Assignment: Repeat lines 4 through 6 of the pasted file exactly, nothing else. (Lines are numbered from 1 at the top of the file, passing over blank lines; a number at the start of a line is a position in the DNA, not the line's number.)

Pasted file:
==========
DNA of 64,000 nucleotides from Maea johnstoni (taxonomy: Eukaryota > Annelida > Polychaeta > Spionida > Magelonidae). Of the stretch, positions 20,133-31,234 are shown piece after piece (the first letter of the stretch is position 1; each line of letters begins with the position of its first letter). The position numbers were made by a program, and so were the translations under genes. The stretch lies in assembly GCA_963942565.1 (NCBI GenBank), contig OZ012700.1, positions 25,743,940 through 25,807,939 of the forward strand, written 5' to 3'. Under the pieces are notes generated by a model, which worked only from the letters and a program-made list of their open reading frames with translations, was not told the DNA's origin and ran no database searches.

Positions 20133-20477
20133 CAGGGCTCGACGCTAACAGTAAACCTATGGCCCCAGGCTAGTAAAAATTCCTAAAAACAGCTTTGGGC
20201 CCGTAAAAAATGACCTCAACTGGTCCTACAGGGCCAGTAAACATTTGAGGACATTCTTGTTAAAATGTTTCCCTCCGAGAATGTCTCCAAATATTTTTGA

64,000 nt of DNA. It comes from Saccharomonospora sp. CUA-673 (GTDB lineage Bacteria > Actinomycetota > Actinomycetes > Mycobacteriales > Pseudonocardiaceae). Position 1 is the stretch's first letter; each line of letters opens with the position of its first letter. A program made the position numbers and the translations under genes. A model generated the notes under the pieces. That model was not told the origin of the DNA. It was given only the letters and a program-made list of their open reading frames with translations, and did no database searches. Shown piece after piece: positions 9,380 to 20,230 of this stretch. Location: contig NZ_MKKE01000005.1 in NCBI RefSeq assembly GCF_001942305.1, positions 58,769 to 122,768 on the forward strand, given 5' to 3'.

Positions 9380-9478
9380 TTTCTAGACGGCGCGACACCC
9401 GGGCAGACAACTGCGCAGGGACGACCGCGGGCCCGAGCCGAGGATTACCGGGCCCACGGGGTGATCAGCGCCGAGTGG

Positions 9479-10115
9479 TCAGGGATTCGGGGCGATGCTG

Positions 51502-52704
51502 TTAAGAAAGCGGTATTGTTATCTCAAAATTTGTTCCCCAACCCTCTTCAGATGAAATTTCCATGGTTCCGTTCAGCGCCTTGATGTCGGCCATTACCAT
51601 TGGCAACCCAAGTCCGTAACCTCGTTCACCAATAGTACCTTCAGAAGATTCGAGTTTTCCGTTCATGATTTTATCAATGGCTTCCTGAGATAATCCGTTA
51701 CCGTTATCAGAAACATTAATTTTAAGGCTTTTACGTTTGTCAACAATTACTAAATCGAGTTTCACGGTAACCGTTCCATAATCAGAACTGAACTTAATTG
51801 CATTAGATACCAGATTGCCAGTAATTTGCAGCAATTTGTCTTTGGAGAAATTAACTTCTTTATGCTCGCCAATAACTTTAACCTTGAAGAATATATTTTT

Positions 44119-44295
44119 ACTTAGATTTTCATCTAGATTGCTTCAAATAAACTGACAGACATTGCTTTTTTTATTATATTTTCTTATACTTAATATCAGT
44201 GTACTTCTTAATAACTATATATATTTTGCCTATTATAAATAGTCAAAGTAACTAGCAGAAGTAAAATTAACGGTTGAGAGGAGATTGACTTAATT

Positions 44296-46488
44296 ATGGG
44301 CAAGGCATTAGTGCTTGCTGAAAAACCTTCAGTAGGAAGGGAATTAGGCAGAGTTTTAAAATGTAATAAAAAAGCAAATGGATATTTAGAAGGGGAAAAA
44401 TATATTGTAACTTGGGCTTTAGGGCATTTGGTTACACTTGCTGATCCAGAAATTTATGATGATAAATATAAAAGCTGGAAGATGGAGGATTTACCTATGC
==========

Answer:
20201 CCGTAAAAAATGACCTCAACTGGTCCTACAGGGCCAGTAAACATTTGAGGACATTCTTGTTAAAATGTTTCCCTCCGAGAATGTCTCCAAATATTTTTGA

64,000 nt of DNA. It comes from Saccharomonospora sp. CUA-673 (GTDB lineage Bacteria > Actinomycetota > Actinomycetes > Mycobacteriales > Pseudonocardiaceae). Position 1 is the stretch's first letter; each line of letters opens with the position of its first letter. A program made the position numbers and the translations under genes. A model generated the notes under the pieces. That model was not told the origin of the DNA. It was given only the letters and a program-made list of their open reading frames with translations, and did no database searches. Shown piece after piece: positions 9,380 to 20,230 of this stretch. Location: contig NZ_MKKE01000005.1 in NCBI RefSeq assembly GCF_001942305.1, positions 58,769 to 122,768 on the forward strand, given 5' to 3'.

Positions 9380-9478